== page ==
Anthro Ticker

What The Heck is a Mummy, Anyway?!

Animal Mummies via British museum,

Over the past week, there have been a lot of articles and stories about mummies being found, preserved, etc., and I’ve been doing my best to post and share the good ones. Every now and then I lose my mind and read the comments associated with those articles. This time, though, something good is coming from it.

As I was reading the articles, I realized that lots of people don’t actually know what a mummy is and how vast the practice is. I Here are some of the comments I’ve read:

“These can’t be called mummies. Mummies are made by human effort when dead are embalmed.”

“These are fossil bodies!”

“If not Egypt , don’t confused the readers by the very name ‘mummies’.Search for a new ‘proper noun'”

There were a lot more, but the sentiments were the same- none of it true. It’s been a while, but I’m going to put back on my ‘mummy expert’ hat, and walk you through some information about the magical world of mummies!

So, what is a mummy?

A mummy is a deceased human or animal whose human skin and organs have been preserved by either intentional or accidental exposure to chemicals, extreme cold, very low humidity, or lack of air, so that the recovered body does not decay further if kept in cool and dry conditions.

This means that mummies can be deliberate or accidental. It also means that mummies are not specific to the burial practices of ancient Egypt. In fact, one of the oldest mummy in the world is the Detmold child from Peru. The child is about 6,500 years old, which is about 3000 years older than King Tut, and some pyramids.

So, if mummies encompass such a broad spectrum, why do we call them ‘mummies’ and how come we associate them with Egypt?

That’s a great question! Well, let’s first consider the language that we use to discuss mummies. The word ‘mummy’ comes to us from ‘mumia’. Mumia was a key ingredient for the substance that the Egyptians used to preserve the bodies. It was sticky and brown, but it was also used throughout Northern African and the Mediterranean for many other things.

Media has a huge affect on how we understand the world. Think about all the mummy movies, cartoons, books, etc., that you’ve seen. Where are the mummies from? If I was a betting woman, I’m pretty sure the odds favor that you just thought about Egypt, without hesitation. The term ‘mummy’ is definitely associated with Egypt, but not all mummies are Egyptian.

Essentially, we use the term ‘mummy’ as a blanket term to describe a process of preservation. It is does not mean only one type of body preservation in a singular geographic area.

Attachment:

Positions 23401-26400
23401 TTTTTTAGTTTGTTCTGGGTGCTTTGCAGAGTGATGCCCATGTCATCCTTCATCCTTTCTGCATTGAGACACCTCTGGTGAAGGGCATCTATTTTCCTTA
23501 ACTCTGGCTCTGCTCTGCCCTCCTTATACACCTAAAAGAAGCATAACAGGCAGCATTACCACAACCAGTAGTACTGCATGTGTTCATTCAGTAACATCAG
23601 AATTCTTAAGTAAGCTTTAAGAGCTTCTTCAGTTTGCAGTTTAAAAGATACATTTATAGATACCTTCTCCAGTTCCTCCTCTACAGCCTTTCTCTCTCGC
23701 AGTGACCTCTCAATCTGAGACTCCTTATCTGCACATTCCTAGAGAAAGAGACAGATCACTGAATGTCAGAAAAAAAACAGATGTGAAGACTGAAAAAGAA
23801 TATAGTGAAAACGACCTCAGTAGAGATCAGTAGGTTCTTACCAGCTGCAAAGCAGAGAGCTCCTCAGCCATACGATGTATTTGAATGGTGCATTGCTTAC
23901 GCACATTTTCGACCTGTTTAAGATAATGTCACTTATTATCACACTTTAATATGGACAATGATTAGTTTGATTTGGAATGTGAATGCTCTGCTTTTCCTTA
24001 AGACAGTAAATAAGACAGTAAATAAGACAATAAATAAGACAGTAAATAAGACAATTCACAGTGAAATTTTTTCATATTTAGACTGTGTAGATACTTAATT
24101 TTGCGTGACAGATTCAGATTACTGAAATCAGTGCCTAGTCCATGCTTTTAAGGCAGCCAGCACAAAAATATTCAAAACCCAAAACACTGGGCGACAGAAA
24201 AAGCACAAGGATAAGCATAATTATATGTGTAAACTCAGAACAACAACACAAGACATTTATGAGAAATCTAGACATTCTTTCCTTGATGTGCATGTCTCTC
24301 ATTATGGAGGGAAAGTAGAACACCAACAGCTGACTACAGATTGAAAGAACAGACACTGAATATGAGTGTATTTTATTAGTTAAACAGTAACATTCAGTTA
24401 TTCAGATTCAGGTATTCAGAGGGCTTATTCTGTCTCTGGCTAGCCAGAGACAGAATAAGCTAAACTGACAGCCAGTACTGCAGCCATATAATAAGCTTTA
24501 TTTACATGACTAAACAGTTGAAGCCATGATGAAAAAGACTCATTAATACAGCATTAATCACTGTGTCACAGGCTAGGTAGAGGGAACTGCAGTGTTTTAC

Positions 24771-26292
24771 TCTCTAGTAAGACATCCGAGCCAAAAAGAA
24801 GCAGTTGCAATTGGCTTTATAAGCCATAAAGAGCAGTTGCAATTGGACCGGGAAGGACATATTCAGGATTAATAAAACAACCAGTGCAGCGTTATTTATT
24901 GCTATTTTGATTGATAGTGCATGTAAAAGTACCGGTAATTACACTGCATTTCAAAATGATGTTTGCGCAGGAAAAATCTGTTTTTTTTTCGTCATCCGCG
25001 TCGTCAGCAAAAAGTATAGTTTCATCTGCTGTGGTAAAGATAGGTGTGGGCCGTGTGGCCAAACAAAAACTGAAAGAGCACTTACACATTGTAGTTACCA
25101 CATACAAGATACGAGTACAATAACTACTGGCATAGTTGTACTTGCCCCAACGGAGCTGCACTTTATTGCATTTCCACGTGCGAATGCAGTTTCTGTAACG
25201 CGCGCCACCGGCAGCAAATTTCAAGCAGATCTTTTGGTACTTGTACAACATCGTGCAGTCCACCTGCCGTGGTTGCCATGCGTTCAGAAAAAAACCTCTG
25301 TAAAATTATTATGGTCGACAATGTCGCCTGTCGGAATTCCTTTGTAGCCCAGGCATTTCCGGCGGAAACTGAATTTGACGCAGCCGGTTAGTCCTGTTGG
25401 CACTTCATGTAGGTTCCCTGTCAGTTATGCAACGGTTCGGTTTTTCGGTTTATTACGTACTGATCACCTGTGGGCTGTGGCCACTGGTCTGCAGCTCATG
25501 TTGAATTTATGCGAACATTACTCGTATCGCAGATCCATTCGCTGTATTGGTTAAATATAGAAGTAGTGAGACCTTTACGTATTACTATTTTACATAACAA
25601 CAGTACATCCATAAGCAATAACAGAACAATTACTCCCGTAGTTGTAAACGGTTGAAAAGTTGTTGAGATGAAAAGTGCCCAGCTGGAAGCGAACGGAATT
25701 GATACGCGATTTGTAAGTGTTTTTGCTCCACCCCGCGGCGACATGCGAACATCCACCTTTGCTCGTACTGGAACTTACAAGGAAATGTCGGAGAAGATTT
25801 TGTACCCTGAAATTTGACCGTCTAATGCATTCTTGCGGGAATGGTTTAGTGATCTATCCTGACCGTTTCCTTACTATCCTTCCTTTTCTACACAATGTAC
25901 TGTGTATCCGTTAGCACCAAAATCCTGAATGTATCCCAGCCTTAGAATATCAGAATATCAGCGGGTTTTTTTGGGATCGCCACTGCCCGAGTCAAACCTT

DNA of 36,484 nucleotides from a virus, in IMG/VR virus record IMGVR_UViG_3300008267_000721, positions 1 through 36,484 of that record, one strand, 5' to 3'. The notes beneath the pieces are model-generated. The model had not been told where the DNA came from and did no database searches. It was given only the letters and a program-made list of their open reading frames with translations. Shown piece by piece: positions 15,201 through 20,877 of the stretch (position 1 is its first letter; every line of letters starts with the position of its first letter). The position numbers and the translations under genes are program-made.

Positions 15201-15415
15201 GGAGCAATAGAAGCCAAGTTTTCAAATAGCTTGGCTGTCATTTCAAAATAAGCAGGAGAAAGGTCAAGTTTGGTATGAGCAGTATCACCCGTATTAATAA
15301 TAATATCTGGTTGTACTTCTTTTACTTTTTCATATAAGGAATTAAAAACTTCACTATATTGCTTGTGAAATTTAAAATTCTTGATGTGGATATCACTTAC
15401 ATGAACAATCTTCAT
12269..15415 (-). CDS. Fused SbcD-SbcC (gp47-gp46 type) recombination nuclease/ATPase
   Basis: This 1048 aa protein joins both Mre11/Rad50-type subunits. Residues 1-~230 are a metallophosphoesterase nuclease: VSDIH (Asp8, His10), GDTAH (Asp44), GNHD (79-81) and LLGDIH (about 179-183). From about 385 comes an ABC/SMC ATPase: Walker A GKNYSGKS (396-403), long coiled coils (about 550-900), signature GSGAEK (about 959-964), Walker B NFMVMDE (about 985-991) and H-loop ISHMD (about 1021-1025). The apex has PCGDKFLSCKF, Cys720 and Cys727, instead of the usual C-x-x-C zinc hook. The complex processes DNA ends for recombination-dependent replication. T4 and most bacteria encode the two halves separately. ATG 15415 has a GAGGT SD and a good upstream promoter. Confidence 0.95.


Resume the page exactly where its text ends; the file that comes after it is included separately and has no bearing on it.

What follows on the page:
Here are a couple of mummies that I got to meet when I was at the Franklin Institute as a ‘mummy expert’ for the Mummies of the World exhibit:

In the 18th century northern Hungary town of Vác, there was a tuberculosis epidemic that was responsible for many deaths. About 260 residents were buried in a vault and long forgotten. In 1994, a worker was doing some construction when the vault wall collapsed, revealing the crypt. “The cool air, low moisture and the bacteria- and fungi-killing pine oil from their wood coffins combined to create ideal natural mummification conditions”(http://www.thehistoryblog.com/archives/18753).

Ultimately, the mummies were transferred to the Natural History Museum of Hungary so that they could tell their story.

You’ll notice that his feet are tied together.  This was thought to keep the soul from returning to the body. The soul was meant to float to heaven.

Baby, Johannes Orlovits. Image via American Exhibitions, Inc

Baby, Johannes Orlovits. Image via American Exhibitions, Inc

‘The Detmold Child’  is a Peruvian child mummy that dates to 4504-4457 BC. He child was born over 3,000 years BEFORE King Tut, was naturally mummified in the dry desert air. This was a common practice in the area. The people utilized the environment as a central component to burial practices.

CT scans show a heart defect and a pulmonary infection.  This is a condition that could be corrected today, but may have lead to the child’s death.

Detmold Child. Image via Getty Images

Detmold Child. Image via Getty Images

A mummy is simply a dead body that has much of its soft tissue preserved, either deliberately or accidentally. A mummy can be human or animal, and can come from anywhere in the world.

Here is an additional resource that has tons more information on mummies, what they can show us, how they are studied, created, etc.

https://www.discoveryplace.org/content/exhibits/resources/educators/9.pdf

Leave a Reply

Fill in your details below or click an icon to log in:

WordPress.com Logo

You are commenting using your WordPress.com account. Log Out / Change )

Twitter picture

You are commenting using your Twitter account. Log Out / Change )

Facebook photo

You are commenting using your Facebook account. Log Out / Change )

Google+ photo

You are commenting using your Google+ account. Log Out / Change )

Connecting to %s

%d bloggers like this: